Sustainability Trends

Taking charge of sustainability trends

Making best use of electrical innovations
Tuesday, June 22, 2021

Still think sustainability is a buzzword? Think again. As contractors like Paul Drozdowski can attest, the pursuit of cleaner and more energy-efficient operations has become a priority for stakeholders across the board.

“We’re seeing some really encouraging trends in the field among our commercial, municipal, and institutional clients when it comes to investing in sustainable technologies or systems,” says Drozdowski, Vice-President of Kudlak-Baird Electrical Contractors, a family-owned company also led by Henry Drozdowski and David Drozdowski. “This shift to greener operations cannot be ignored, and it’s really pushed us to develop the skills, resources, and capacity to lead these transformations.”

“It’s definitely keeping us busy,” he adds.

That transformation can vary according to industry and building type. By and large, though, there are several sustainability “trends” taking the spotlight.

Making the LED switch

If Kudlak-Baird’s recent activity is any indication, one of the biggest sustainability movements is the shift to LED lighting. The electrical contracting firm has been involved in numerous large-scale LED lighting retrofits in years, including its award-winning, flagship LED lighting installation at Toronto’s St Lawrence Market.

“That’s been at the forefront of everything in our industry,” notes Drozdowski. “The conversion to LED lighting has been extensive across all the sectors we work in, and that’s good to see because there are substantial benefits.”

Converting to LED lighting certainly has its advantages. Beyond offering lower maintenance costs and longer lifespans than traditional lighting, LED lighting has proven to be far more energy-efficient in the long run.

As with any upgrade, making the switch to LED comes with an upfront investment. Nevertheless, a standard cost analysis will show the long-term savings more than make up for the initial expense.

Moreover, as Drozdowski notes, “Like any technology, the cost of adoption is coming down as LED lighting becomes more common. Whereas an LED conversion tube would have been $15 five years ago, now we can source it for a fraction of the cost.”

Charged transportation

The surge of electrical vehicles (EV) has sparked another major trend within the roadways and parking lots of the world. Specifically, the rise in popularity of EV transportation has increased the demand for EV charging stations.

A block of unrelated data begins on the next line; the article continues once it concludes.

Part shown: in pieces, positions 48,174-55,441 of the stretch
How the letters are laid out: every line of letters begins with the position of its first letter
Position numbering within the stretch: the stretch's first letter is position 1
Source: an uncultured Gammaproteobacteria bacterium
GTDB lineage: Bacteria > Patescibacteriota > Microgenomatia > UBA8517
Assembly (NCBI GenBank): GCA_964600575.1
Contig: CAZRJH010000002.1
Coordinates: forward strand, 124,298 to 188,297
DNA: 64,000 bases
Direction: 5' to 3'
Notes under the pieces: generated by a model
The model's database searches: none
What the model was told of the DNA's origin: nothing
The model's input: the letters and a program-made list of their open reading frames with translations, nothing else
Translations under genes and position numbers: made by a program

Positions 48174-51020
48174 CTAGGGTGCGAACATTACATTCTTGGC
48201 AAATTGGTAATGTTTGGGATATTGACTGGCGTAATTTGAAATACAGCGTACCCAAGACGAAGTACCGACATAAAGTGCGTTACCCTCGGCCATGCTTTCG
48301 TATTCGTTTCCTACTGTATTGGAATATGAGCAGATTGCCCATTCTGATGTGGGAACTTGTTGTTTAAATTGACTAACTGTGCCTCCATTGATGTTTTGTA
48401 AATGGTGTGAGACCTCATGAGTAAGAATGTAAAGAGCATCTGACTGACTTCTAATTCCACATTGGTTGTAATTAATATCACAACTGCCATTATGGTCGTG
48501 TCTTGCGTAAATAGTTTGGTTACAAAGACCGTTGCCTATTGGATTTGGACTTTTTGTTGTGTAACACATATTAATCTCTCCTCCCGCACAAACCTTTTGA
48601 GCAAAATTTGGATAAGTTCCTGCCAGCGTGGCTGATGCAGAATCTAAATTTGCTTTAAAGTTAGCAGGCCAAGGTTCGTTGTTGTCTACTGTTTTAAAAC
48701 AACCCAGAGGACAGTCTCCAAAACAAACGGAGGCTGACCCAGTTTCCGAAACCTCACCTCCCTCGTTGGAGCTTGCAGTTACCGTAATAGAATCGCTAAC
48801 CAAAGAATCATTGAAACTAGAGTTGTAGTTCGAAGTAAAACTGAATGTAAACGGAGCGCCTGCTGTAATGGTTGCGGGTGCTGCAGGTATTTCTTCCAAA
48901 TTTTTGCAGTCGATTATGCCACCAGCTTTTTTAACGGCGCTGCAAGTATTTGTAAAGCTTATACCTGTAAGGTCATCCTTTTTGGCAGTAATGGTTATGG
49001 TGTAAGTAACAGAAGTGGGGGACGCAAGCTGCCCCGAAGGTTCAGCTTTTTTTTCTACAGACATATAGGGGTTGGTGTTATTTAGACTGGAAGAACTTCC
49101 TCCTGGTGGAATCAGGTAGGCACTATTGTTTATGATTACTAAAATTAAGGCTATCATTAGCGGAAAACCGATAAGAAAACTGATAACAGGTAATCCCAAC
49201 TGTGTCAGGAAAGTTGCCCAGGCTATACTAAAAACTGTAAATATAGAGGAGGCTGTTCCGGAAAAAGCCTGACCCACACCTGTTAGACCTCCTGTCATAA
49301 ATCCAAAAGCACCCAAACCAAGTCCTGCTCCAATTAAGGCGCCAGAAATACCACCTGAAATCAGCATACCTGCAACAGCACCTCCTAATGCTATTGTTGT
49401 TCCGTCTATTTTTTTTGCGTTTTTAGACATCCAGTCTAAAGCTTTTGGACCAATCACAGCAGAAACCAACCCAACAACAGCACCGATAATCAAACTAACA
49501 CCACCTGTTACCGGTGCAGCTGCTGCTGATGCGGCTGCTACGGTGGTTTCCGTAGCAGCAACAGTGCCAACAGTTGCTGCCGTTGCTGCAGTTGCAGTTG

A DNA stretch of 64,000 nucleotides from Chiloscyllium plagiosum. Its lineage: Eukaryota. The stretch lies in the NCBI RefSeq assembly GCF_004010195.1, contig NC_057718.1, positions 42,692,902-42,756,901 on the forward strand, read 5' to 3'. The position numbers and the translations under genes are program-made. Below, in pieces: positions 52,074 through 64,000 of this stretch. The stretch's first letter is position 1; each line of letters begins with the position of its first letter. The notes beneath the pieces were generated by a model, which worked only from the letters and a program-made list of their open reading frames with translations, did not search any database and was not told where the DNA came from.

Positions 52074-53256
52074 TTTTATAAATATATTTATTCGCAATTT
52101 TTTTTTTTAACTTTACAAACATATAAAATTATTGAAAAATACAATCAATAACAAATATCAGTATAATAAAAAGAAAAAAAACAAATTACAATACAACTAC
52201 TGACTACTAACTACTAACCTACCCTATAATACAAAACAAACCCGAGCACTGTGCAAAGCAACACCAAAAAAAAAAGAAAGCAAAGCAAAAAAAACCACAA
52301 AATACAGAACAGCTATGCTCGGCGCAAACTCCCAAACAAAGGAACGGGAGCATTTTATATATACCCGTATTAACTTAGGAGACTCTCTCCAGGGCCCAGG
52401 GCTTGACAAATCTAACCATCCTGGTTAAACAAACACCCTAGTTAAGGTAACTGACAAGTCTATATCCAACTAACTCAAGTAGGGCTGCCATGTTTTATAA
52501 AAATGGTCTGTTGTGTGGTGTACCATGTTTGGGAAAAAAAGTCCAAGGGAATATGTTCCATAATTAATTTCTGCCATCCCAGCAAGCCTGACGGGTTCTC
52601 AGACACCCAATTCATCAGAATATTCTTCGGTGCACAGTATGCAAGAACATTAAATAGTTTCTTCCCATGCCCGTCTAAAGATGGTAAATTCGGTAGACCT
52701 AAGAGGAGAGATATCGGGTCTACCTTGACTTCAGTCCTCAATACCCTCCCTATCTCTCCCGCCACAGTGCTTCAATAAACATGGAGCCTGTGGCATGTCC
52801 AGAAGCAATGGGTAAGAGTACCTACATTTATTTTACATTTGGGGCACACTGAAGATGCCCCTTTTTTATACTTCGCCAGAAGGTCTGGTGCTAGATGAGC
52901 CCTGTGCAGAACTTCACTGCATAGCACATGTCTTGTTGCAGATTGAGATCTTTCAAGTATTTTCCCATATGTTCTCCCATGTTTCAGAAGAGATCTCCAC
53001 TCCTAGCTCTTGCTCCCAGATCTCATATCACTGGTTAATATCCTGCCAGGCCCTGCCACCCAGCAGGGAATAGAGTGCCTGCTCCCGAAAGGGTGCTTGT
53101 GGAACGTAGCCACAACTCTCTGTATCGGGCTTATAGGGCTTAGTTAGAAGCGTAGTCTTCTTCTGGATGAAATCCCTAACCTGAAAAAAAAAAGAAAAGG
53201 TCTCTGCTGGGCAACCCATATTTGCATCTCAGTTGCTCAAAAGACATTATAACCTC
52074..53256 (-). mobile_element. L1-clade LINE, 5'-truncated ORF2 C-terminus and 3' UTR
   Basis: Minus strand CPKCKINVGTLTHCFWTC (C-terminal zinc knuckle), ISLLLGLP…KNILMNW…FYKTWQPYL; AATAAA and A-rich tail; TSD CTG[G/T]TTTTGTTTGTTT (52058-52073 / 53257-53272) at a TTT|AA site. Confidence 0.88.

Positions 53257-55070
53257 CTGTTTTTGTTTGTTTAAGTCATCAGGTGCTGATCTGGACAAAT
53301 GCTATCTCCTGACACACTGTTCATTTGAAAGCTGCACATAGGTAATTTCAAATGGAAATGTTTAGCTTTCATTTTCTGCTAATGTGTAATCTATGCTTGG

“The obvious problem is that you have a surplus of gas stations but nowhere to charge your electric vehicles,” says Drozdowski. “So because of that, there’s been a massive push for those charging stations.”

Kudlak-Baird is currently installing over 40 stations across Toronto, and is experiencing pent-up demand for even more. This demand is driven in part by a desire among the public to move away from fossil fuels.

Building owners and managers are also motivated by government incentives which can offer significant financial support for those who choose to install them.

“And there’s a good reason why you might want to install an electric charger for your customers or tenants, too,” says Drozdowski. “Not only are more and more drivers looking for a place to charge their EV, but there’s an opportunity to charge for the use of those stations, which opens up new revenue streams.”

Seizing the trends

LED lighting and EV stations are among the most significant sustainable trends that Kudlak-Baird’s teams have seen in the field, but they are far from the only ones. With “smart” building systems, net-zero innovations, and other carbon-neutral solutions coming to market, it’s safe to say that sustainable operations have become the “norm” rather than a “nice to have.”

Of course, there’s an art to adopting sustainable technologies. And when it comes to designing, installing, or implementing these electrical solutions, it pays to involve the professionals.

“It’s not as simple as ‘plug-and-play,’” states Drozdowski. “Before you can implement any new energy-efficient solution, you need to match the electrical infrastructure of the building. That means assessing your requirements, weighing your options, and determining if the unit can handle what the building has available.”

“Overall, it really helps to have someone like us by your side making that assessment, recommending the products that will best suit your needs, and then making it all work,” he adds. “Not only will the job get done right, but it will get done faster and with less impact on the bottom line.”

Kudlak-Baird Electrical Contractor is a leading electrical contractor with over 70 years of experience serving Toronto and the GTA clients in the commercial, industrial, municipal, and institutional sectors. For more, visit

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